10 Migraine Myths and Facts

Every year some 30 million Americans experience one or more migraine. Although it is a common condition, migraines are often confused with other types of headaches. A migraine is a very severe headache that occurs in episodes and are is often accompanied by other symptoms ranging from nausea and vomiting to light sensitivity and extreme fatigue. Not every headache, even a severe headache, can be classified as a migraine.  But migraines may not always present in a typical manner and it is therefore sometimes difficult to differentiate a migraine from more common headaches like tension-type and cluster headaches.

It is important to understand some of the myths and facts surrounding migraines. Not only will it allow you to identify a migraine if you are a sufferer but it will also help you understand the extent of the condition in family, friends and colleagues who may be migraine sufferers. Although it is not a life-threatening condition, migraines can be debilitating and adversely affect a person’s quality of life. It can hamper personal, social and career activities. Sometimes migraines are linked to conditions that can be fatal.

You must have an aura for it to be a migraine


You may have heard about an aura that precedes the onset of the headache in a migraine. It may be flashing spots, wavy lines, blurred vision, abnormal smells, ringing in the ears or a tingling “electric” sensation through the body that occurs minutes before the pain strikes. An aura is typical of a migraine. However, a migraine does not always present with an aura. In fact it is now classified as migraine with aura or a common migraine is known as a migraine without aura according to the International Headache Society categorization.

Migraines are usually one-sided head pain


Migraines are typically one-sided (unilateral) but can occur on both sides (bilateral). This unilateral presentation can help differentiate migraines from other types of headaches but it is not always a reliable indicator. Sometimes the location may change – starting on one side, moving to the other side and the even affecting both sides simultaneously. Typically this one-sided headache is throbbing or pulsating in nature and tends to worsen with activity. But remember that a migraine can sometimes be anything but typical.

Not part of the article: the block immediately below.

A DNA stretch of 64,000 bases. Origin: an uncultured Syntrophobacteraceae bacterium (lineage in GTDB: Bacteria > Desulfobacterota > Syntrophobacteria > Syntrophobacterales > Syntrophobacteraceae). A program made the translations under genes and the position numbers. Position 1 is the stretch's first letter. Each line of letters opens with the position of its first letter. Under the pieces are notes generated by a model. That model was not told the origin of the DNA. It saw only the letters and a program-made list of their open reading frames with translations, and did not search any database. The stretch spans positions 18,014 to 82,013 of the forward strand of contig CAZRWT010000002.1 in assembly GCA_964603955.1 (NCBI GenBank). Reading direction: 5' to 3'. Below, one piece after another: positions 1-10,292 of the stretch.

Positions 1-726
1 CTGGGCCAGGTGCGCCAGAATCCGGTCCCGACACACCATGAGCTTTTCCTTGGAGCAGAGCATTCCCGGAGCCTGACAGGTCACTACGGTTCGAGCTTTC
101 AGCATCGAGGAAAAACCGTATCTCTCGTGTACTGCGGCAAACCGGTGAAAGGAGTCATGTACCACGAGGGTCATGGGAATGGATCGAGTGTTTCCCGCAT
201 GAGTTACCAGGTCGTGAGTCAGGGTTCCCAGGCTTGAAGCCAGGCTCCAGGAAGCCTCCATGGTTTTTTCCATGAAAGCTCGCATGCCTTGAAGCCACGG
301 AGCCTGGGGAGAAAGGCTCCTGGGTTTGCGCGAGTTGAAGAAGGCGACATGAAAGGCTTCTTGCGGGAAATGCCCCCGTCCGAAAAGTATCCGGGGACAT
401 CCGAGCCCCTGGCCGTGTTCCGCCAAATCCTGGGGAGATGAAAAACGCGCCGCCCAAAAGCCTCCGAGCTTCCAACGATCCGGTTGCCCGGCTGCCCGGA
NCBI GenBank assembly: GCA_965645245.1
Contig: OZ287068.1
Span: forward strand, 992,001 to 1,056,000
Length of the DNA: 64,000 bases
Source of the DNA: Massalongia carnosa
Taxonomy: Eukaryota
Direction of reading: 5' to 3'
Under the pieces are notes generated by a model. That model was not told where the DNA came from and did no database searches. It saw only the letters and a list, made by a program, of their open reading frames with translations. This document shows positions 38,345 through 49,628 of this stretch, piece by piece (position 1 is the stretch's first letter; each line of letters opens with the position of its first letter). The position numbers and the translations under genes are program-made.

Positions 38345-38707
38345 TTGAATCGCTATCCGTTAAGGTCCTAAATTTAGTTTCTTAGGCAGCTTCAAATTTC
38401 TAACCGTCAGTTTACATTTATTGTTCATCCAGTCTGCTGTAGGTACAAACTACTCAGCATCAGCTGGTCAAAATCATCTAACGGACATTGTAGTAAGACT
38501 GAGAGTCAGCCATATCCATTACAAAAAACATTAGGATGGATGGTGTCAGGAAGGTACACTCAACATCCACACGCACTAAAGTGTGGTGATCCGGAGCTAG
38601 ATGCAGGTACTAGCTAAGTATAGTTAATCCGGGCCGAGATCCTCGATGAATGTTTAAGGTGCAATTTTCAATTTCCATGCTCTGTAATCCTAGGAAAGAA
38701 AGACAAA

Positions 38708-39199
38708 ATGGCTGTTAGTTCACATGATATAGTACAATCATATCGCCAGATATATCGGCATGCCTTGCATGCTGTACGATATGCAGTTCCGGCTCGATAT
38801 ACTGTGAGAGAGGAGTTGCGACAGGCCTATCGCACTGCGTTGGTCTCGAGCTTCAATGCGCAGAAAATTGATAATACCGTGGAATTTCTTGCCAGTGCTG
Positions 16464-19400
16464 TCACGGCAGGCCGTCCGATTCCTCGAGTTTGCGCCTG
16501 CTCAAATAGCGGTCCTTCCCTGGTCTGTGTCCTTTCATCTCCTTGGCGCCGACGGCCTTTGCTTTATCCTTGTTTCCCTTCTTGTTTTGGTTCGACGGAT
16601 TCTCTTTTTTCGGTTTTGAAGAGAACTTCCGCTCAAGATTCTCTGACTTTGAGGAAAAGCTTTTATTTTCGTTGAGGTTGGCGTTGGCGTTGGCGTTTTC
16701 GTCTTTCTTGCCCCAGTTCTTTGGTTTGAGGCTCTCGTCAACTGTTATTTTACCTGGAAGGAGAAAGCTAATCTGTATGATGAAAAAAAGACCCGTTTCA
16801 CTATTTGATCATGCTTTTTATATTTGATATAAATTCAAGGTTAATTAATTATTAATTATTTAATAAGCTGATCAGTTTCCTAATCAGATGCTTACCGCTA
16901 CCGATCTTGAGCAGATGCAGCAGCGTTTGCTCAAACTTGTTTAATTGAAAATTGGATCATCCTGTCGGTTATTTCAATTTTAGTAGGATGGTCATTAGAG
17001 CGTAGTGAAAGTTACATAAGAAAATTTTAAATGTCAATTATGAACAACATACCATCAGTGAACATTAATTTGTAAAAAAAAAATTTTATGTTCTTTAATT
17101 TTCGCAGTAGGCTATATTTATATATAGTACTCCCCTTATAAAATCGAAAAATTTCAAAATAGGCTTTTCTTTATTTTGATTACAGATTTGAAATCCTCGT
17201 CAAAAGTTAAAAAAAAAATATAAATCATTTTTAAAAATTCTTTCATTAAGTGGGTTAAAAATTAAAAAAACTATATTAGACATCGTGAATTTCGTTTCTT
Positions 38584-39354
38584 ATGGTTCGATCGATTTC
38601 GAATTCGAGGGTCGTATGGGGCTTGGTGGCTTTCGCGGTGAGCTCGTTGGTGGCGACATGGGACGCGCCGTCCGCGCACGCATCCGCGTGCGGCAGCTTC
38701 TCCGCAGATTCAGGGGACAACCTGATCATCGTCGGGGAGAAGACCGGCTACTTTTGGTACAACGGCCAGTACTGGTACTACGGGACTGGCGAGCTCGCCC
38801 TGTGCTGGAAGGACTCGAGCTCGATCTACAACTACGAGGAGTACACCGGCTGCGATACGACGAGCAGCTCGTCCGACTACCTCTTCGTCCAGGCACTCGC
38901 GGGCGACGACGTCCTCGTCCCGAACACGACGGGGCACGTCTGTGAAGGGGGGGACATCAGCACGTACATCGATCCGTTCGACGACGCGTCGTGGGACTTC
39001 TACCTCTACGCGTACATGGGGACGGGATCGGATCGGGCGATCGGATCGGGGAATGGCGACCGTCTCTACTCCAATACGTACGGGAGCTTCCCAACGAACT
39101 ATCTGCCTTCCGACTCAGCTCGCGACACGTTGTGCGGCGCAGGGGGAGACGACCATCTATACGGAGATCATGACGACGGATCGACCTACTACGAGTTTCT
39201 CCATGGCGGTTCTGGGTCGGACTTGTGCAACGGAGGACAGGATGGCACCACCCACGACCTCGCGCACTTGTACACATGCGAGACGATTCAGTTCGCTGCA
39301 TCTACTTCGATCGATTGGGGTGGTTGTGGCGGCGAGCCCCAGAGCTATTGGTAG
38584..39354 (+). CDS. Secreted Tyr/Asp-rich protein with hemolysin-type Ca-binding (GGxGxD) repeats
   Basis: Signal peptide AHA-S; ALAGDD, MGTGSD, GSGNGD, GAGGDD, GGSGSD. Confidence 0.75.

Alcohol, caffeine and chocolates are the triggers


Certain foods and beverages can be triggers for a migraine. But a trigger is not the same as the cause. Triggers bring on the episode and the exact cause of migraines remains unknown. Alcohol, caffeinated beverages and chocolates are some of the more common food and drink triggers but there are many others. Bananas, cheese, deli meats and baked goods are other triggers as well as additives such as artificial sweeteners and MSG (monosodium glutamate) are also a problem. Some migraine sufferers will respond to unique dietary triggers.

Only women get migraines


Both men and women can suffer with migraines. Up to 75% of people who suffer with migraines are women. In the United States, migraines account for 64% of severe headaches in women compared to 43% of severe headaches in men. The female to male ratio for migraines in 2.5:1. However, despite all these statistics it is also important to realize that some contributing factors and triggers may be more likely among women than men. Therefore its not solely a gender issue as to why women are more likely to get a migraine as compared to men.

Medication can be used for migraine prevention